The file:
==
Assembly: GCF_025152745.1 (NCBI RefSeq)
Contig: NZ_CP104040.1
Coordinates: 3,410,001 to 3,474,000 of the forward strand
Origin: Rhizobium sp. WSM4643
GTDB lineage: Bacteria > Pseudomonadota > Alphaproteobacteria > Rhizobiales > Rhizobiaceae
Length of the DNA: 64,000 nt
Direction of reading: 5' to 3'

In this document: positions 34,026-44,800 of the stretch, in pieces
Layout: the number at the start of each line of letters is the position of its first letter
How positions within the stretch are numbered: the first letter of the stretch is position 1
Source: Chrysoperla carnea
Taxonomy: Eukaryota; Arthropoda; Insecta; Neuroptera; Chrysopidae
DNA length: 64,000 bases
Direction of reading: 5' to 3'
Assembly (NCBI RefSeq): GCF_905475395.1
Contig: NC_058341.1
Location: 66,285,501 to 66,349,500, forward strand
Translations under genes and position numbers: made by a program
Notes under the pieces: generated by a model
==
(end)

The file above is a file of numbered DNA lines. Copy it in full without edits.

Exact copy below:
Assembly: GCF_025152745.1 (NCBI RefSeq)
Contig: NZ_CP104040.1
Coordinates: 3,410,001 to 3,474,000 of the forward strand
Origin: Rhizobium sp. WSM4643
GTDB lineage: Bacteria > Pseudomonadota > Alphaproteobacteria > Rhizobiales > Rhizobiaceae
Length of the DNA: 64,000 nt
Direction of reading: 5' to 3'

In this document: positions 34,026-44,800 of the stretch, in pieces
Layout: the number at the start of each line of letters is the position of its first letter
How positions within the stretch are numbered: the first letter of the stretch is position 1
Source: Chrysoperla carnea
Taxonomy: Eukaryota; Arthropoda; Insecta; Neuroptera; Chrysopidae
DNA length: 64,000 bases
Direction of reading: 5' to 3'
Assembly (NCBI RefSeq): GCF_905475395.1
Contig: NC_058341.1
Location: 66,285,501 to 66,349,500, forward strand
Translations under genes and position numbers: made by a program
Notes under the pieces: generated by a model